marcros

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fair enough! I thought that was probably what you were getting at.
 

RogerS

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AndyT":nnhy3at1 said:
....

To get a mirror finish on wood like that, you will need to use a grain filler first. ...
That's not what grain fillers do or are for. Grain fillers sink in just below the surface to fill up very porous wood such as mahogany. They aren't used for filling in the summer/winter growth patterns, for example.
 

AndyT

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RogerS":29is0y41 said:
AndyT":29is0y41 said:
....

To get a mirror finish on wood like that, you will need to use a grain filler first. ...
That's not what grain fillers do or are for. Grain fillers sink in just below the surface to fill up very porous wood such as mahogany. They aren't used for filling in the summer/winter growth patterns, for example.
Now I'm even more confused. I thought that Dr Phil's box was made of a porous, mahogany sort of wood:



but I'm happy to be corrected if this is something I have misunderstood.
 

DrPhill

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I had assumed that it was mahogany - but I know very little about timber identification. It had the right sort of reddish brown colour, and seemed to behave as I expected a hardwood to behave.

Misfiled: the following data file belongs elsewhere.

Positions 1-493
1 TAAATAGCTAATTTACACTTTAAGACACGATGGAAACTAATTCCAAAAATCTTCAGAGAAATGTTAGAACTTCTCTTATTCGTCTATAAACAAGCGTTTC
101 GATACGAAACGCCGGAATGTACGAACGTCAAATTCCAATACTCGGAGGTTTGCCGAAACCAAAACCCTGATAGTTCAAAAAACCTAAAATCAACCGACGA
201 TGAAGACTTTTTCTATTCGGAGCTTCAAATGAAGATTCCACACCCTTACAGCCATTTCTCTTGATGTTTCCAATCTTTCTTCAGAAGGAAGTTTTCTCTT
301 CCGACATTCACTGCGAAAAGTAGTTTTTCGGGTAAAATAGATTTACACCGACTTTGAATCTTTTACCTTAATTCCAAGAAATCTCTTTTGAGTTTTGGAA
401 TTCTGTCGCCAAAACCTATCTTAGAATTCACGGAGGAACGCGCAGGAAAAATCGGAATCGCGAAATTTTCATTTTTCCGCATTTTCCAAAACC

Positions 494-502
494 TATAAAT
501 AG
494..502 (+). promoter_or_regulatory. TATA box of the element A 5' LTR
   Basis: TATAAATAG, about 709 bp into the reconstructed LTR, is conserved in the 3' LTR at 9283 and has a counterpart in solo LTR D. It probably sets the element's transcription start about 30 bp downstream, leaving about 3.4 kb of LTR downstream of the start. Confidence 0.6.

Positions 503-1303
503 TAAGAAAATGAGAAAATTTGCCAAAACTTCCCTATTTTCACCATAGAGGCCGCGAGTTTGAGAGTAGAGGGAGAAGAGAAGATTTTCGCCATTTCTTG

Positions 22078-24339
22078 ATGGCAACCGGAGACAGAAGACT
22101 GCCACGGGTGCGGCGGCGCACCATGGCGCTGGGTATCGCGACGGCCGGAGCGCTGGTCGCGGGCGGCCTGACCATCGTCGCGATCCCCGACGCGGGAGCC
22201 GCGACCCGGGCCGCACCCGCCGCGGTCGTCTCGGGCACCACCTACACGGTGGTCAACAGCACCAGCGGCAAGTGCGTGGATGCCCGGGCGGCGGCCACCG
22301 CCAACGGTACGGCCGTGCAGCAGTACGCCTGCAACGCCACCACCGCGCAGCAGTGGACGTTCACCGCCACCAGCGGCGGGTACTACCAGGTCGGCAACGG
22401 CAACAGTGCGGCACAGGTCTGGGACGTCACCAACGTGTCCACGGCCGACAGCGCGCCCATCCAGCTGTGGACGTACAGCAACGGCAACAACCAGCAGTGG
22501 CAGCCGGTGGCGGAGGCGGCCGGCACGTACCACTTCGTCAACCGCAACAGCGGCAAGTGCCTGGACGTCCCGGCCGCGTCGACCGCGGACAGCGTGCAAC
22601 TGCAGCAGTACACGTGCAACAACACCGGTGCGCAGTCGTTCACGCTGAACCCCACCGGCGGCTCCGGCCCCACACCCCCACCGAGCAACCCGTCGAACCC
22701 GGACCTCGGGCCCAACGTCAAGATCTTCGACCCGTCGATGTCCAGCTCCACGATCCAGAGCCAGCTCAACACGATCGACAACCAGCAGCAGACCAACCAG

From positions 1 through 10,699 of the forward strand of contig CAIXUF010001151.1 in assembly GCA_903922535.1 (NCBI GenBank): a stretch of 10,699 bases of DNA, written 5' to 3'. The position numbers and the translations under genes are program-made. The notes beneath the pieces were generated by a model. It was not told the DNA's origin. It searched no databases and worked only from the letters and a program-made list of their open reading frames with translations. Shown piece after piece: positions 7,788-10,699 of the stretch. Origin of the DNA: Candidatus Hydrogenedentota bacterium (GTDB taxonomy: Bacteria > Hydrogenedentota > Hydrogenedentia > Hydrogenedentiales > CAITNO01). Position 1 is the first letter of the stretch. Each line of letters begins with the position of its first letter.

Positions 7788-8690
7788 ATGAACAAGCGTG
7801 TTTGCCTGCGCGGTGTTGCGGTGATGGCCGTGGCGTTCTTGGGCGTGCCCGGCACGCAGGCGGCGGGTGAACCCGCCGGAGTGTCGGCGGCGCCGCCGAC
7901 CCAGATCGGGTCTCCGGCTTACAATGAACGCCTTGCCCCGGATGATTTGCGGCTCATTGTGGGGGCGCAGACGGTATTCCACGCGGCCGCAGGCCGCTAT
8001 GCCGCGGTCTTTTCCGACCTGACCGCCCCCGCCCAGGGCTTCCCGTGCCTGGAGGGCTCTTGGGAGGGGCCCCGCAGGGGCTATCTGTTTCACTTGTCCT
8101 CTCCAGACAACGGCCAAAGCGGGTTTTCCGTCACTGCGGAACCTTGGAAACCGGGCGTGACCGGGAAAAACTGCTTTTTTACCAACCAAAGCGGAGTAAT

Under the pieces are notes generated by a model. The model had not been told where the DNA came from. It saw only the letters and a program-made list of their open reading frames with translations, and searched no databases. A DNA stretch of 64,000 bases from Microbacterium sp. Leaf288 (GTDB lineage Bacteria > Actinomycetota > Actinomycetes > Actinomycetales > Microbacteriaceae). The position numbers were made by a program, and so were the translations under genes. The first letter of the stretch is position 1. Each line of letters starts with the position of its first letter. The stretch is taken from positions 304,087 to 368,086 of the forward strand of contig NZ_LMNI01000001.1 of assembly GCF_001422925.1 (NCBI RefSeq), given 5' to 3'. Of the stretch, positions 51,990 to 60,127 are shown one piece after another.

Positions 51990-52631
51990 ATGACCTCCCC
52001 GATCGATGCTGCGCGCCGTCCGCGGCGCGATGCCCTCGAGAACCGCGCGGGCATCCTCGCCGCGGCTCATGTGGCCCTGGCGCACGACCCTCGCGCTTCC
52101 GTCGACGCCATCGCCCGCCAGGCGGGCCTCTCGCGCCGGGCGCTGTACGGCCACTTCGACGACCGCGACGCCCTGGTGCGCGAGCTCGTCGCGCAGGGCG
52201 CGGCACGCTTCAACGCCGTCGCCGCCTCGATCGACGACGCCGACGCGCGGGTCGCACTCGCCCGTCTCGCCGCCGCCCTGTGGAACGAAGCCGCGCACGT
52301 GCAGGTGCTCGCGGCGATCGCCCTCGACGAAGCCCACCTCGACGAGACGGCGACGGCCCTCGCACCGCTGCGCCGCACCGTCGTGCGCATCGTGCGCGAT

I also would be more than happy to get a positive identification of the timber, if that is possible.

Some different pieces with the same wood can be found here. Boxes 2 and 3 have the most polished finish, which might reveal the grain better for identification.
 

kevin dwyer

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ukw7.JPG

hi phil, basic concept of polishing is to stain to a colour that is somewhere in between the dark and light shades in your wood. This is mahogany and nothing unusual about that. With the type of old fashioned finish you're thinking of, the colour is mostly in the stain. The wood you have is not brazilian mahogany which is a deep red colour with finer grain so this means you have to try and make it that colour should you want to.

To polish as in the stool. Van Dyke crytal water stain, diluted, two coats of sanding sealer, ease back, and two coats of clear wax. Kev.
 

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soulboy

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kevin dwyer":26asllrd said:
[basic concept of polishing is to stain to a colour that is somewhere in between the dark and light shades in your wood. With the type of old fashioned finish you're thinking of, the colour is mostly in the stain.
Hi kev, not sure where you get these statements from, finishing wood is far from as straight-forward as you have suggested. For instance, the pale stripe on your stool is very obvious, which a proper understanding of pigments & stains could reduce and the red colour can be avoided if the bare surface is not flooded with liquid.
chris